Environment Minister Corrado Clini has been leading the Rome government's reaction. He is now considering imposing a state of emergency which will release national funds to cover operations aimed at limiting the extent of the pollution from the stricken cruise liner.

In recent decades Italy has devolved many powers formerly exercised from Rome to regional governments - with varied success. But the modern regional government of Tuscany - traditionally left-wing - has continued the traditions of good governance of the former Medici rulers of this part of Italy.

Before unification in the 19th Century, travellers from Florence to Rome frequently remarked in their diaries on the lawlessness and banditry which they encountered on first entering the less well governed papal territories of Rome and central Italy.

Italy has just been celebrating the 150th anniversary of the country's unification under the Kingdom of Savoy. Yet the new regions, which usually follow the territorial delineations of formerly sovereign Grand Duchies, Kingdoms and Republics, such as Florence or Venice, often perpetuate these ancient administrative divisions.

Venice's dilemma

A committee of MPs from the upper house of the Italian parliament charged with overseeing environmental problems travelled to Venice earlier this week, where they heard a heartfelt plea from Venice's Mayor, Giorgio Orsini, to ban all cruise ships from visiting the lagoon city in future because of the incalculable environmental damage which might be caused by a similar accident to that which befell the Concordia.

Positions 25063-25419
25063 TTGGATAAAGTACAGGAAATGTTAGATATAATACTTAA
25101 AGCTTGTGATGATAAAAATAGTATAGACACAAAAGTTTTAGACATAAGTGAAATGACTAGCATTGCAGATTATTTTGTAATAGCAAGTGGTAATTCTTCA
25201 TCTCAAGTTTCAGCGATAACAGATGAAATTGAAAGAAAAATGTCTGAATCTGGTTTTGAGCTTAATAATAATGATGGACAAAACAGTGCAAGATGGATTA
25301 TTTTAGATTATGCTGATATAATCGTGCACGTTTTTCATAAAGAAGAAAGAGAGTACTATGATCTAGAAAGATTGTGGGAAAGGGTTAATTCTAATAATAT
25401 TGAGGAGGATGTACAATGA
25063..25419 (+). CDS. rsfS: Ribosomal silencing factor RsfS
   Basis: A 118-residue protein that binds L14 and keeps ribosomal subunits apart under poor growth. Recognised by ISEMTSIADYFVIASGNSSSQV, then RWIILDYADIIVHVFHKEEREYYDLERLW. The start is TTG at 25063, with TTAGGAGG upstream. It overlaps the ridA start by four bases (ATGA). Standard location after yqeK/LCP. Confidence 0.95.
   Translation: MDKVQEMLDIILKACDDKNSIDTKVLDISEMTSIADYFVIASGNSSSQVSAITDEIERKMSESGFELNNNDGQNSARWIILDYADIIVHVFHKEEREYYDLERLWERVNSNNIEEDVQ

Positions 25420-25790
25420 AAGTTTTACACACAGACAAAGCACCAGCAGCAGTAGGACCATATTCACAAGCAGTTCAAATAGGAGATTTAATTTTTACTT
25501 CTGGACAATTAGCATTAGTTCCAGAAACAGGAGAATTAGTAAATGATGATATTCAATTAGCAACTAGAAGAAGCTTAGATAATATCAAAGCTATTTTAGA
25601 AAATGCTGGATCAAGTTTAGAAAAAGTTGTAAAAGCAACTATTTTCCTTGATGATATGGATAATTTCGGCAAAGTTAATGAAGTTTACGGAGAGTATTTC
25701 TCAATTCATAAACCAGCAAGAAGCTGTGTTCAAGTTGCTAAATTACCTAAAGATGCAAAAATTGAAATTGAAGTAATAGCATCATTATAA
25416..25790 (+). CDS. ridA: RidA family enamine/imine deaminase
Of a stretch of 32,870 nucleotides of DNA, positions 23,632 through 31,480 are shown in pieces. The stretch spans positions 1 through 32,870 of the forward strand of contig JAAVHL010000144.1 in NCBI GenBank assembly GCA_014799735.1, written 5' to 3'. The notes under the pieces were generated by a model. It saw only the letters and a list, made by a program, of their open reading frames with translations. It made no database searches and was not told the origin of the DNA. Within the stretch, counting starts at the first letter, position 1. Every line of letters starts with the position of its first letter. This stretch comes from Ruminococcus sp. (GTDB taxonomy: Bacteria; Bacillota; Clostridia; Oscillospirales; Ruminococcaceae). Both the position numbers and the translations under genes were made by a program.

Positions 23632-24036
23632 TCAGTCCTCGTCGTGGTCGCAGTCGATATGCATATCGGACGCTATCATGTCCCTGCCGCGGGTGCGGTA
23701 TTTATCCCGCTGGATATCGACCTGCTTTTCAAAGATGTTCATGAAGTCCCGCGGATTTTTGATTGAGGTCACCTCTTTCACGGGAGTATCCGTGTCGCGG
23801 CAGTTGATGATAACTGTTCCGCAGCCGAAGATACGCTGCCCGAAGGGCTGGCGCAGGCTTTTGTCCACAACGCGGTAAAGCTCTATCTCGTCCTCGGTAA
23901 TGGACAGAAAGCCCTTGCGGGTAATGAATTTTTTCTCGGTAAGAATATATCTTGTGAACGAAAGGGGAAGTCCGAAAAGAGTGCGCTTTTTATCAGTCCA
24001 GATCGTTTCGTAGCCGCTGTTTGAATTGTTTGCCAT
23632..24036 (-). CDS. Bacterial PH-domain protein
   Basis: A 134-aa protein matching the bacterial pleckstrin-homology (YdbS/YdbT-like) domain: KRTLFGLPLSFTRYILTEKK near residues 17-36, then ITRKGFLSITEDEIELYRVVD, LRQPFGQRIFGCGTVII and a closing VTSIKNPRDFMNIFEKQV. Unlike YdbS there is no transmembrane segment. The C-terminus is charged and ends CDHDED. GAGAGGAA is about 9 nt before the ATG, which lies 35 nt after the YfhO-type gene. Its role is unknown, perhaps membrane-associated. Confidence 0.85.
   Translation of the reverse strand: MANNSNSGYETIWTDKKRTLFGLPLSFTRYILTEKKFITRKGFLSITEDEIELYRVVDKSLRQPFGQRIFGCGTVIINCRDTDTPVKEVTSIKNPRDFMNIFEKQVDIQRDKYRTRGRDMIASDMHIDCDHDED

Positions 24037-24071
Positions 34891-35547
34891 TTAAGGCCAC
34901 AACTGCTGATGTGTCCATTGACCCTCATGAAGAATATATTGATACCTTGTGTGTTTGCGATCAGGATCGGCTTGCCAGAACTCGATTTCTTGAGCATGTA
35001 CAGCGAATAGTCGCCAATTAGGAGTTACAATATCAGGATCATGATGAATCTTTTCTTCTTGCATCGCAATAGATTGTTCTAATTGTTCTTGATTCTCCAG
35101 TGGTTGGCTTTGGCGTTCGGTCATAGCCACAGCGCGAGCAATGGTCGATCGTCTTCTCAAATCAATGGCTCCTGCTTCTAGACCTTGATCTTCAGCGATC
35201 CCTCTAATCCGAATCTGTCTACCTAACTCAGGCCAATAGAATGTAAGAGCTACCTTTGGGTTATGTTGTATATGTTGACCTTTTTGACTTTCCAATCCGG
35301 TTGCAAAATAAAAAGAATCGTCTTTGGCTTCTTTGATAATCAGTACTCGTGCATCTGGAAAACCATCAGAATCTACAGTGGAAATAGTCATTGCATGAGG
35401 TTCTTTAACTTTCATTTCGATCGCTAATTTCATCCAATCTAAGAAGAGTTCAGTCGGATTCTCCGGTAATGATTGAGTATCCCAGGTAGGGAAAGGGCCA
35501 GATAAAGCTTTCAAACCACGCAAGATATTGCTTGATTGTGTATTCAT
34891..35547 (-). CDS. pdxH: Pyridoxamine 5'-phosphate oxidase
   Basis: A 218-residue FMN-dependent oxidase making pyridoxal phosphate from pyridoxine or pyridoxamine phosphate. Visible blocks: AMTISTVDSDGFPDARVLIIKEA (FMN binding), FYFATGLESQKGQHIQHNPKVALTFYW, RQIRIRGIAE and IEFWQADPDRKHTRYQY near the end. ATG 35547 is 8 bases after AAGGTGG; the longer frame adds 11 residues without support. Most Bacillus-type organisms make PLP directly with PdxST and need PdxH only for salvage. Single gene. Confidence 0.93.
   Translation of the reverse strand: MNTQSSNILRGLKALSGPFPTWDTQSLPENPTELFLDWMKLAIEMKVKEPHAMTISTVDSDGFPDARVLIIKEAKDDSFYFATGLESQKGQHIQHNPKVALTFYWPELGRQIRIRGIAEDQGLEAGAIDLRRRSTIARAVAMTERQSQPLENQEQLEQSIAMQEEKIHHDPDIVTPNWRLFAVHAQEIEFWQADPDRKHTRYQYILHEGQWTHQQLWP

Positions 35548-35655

A cruise ship arrives in the lagoon in Venice on 14 January The Costa Concordia disaster has raised fears in Venice about cruise ships visiting the lagoon city

Dozens of these gigantic floating hotels belching CO2 and sulphur from their smokestacks regularly pass within 150 metres of Saint Mark's Square, in order to give cruise tourists an exclusive bird's eye panoramic view of the historic city.

They have to wait for high tide to clear the navigation channels dredged inside the lagoon to accommodate big ships. And they are towed by tugs, their engines idling, not under their own power, just like aircraft leaving airport departure gates, to prevent their propellers churning up mud at the bottom of the lagoon.

But according to Renata Codello, the superintendent or Culture Ministry official in charge of conserving the unique architecture and landscape of Venice, the danger of an environmental disaster is minimal. There are no rocks underwater near Saint Mark's Square, just mud, she points out.

However one cruise ship, the Mona Lisa, did run aground on a mudbank near Saint Mark's in 2004 and had to be towed off by tugs.

The floating entertainment city cruise ships, some of which now tower up 10 stories above the water, bring valuable trade to Venice and one thing the city fathers do not want to do at this moment of economic crisis is to scare tour operators and tourists away.